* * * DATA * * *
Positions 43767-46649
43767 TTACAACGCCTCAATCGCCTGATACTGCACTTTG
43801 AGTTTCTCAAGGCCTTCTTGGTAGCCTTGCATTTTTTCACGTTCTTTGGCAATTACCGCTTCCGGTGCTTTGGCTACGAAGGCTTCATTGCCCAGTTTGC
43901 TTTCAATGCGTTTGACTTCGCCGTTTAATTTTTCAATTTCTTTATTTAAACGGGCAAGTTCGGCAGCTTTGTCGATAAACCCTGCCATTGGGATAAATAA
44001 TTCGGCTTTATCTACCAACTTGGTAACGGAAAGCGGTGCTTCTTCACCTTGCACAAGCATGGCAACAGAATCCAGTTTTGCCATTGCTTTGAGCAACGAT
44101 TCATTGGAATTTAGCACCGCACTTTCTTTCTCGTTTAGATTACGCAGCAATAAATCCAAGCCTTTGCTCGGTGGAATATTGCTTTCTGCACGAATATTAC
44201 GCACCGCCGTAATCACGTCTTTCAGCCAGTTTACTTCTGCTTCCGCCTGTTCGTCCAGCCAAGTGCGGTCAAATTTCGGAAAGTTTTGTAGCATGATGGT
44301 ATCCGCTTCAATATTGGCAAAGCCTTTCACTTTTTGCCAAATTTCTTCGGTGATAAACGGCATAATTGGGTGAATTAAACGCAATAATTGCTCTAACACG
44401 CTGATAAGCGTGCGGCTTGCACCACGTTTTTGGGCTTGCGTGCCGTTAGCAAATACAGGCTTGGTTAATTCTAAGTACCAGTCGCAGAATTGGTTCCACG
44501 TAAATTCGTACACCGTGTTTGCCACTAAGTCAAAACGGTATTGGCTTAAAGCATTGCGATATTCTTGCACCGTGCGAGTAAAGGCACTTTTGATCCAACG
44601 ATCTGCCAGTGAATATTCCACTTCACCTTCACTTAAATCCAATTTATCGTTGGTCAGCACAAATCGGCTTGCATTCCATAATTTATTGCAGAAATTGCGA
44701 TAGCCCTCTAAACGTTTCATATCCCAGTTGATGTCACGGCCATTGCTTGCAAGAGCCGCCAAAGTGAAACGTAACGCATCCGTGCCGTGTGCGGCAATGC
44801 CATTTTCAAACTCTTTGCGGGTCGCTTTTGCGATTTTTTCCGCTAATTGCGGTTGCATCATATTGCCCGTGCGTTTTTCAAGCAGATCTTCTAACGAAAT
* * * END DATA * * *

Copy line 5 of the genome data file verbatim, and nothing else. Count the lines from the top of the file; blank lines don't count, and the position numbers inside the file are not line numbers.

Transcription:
44001 TTCGGCTTTATCTACCAACTTGGTAACGGAAAGCGGTGCTTCTTCACCTTGCACAAGCATGGCAACAGAATCCAGTTTTGCCATTGCTTTGAGCAACGAT